I had always taken gazebo to be, in the OED’s words, “a humorous formation on GAZE v., imitating Lat. futures like videbo ‘I shall see’ (cf. LAVABO),” but the OED goes on to say “but the early quots. suggest that it may possibly be a corruption of some oriental word,” and William Sayers, in “Eastern Prospects: Belvederes, Kiosks, Gazebos,” Neophilologus 87 (2003): 299-305, tries to pin down that “oriental” origin. As the abstract says:
An etymology for gazebo is sought in Hispano-Arabic and a likely candidate meaning ‘mirador, viewing platform’ is found in the work of the medieval Cordoban poet Ibn Guzman. The eighteenth-century British occupation of Tangiers may have provided an avenue for the importation of this lexical isolate, although the architecture of the octagonal garden pavilion now designated gazebo would have had multiple paths to Britain.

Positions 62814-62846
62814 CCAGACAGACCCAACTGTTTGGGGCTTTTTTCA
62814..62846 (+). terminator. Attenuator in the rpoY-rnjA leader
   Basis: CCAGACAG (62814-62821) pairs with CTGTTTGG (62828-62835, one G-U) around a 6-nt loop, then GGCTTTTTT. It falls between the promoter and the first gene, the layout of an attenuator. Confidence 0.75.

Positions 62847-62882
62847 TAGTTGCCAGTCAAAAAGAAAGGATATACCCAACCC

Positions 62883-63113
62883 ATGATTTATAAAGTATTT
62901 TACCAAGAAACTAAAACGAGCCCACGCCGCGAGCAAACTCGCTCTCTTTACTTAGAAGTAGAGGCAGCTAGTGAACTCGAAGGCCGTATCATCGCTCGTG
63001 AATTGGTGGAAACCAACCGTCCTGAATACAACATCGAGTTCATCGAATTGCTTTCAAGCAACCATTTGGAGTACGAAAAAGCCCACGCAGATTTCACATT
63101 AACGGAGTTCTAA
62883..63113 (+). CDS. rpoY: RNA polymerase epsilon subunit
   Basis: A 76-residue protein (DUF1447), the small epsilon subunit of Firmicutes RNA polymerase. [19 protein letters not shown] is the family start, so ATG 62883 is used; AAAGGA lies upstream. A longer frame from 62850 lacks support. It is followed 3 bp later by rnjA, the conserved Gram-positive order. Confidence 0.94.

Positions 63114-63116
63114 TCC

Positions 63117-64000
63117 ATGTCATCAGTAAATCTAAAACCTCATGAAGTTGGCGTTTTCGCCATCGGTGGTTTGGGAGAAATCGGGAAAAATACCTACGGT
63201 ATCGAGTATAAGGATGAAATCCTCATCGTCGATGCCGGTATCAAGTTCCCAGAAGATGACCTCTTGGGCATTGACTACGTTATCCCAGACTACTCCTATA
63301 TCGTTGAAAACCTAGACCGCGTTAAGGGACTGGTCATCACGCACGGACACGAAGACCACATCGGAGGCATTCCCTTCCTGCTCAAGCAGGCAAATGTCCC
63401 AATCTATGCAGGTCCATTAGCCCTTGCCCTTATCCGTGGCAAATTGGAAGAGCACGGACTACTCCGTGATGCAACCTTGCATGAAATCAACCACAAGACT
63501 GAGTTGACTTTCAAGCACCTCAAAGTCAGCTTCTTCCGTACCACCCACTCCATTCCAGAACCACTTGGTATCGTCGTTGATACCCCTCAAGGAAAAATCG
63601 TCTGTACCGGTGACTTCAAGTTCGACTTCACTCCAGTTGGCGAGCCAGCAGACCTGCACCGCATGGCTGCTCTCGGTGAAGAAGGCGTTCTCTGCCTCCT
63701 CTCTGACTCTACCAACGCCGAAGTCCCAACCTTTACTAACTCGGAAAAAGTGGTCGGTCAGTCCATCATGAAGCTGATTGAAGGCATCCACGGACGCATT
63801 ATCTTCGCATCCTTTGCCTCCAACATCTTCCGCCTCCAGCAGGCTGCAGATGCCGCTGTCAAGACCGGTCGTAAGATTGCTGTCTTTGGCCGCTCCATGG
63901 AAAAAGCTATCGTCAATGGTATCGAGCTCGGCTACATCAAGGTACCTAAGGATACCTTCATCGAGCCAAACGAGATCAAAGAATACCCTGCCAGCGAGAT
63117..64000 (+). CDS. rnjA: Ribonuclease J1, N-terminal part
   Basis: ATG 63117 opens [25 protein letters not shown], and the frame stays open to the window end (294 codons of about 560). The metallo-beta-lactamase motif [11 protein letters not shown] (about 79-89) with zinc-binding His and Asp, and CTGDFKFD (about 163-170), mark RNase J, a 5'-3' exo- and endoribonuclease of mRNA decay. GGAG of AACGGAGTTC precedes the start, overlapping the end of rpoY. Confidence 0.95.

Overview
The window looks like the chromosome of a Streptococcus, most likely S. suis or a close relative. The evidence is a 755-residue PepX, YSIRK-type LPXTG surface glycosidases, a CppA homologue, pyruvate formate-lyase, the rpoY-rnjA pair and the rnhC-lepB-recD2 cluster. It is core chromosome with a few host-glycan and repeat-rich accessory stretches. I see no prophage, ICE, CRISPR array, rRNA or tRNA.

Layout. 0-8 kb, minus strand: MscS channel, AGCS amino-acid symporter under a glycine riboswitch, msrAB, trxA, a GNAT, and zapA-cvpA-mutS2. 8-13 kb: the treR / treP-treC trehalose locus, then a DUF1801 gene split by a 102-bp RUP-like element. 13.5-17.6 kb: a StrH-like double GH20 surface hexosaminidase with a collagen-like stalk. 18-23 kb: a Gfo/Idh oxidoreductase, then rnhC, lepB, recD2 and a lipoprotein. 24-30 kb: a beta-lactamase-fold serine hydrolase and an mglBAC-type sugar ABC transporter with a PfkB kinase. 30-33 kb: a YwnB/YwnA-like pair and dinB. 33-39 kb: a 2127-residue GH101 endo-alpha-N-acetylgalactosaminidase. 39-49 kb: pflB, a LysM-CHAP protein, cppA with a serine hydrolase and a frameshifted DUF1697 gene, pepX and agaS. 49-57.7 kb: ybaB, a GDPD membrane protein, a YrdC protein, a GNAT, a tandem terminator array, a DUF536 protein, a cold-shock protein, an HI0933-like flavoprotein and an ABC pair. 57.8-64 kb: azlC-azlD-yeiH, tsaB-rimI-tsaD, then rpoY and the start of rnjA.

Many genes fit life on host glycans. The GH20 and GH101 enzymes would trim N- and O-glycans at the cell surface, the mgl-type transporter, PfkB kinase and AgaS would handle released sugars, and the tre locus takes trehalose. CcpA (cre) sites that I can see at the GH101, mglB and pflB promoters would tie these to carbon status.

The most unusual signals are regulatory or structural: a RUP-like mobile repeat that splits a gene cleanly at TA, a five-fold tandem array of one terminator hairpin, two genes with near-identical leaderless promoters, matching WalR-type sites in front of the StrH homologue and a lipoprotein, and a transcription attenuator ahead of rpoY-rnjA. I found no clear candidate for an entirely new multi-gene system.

You can only read the first page at that link, but Dr. Techie at Wordorigins.org quotes a good chunk of the remainder of the article, which discusses two possible sources, North African and Hispanic Arabic qasbah ‘citadel’ and Ibn Quzman’s qushaybah. The discussion is interesting from both philological and cultural points of view.